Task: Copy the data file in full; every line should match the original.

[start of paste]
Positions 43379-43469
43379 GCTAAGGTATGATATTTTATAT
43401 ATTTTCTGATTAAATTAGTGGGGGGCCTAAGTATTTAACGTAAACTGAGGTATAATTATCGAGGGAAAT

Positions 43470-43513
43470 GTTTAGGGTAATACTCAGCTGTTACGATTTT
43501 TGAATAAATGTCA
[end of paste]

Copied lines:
Positions 43379-43469
43379 GCTAAGGTATGATATTTTATAT
43401 ATTTTCTGATTAAATTAGTGGGGGGCCTAAGTATTTAACGTAAACTGAGGTATAATTATCGAGGGAAAT

Positions 43470-43513
43470 GTTTAGGGTAATACTCAGCTGTTACGATTTT
43501 TGAATAAATGTCA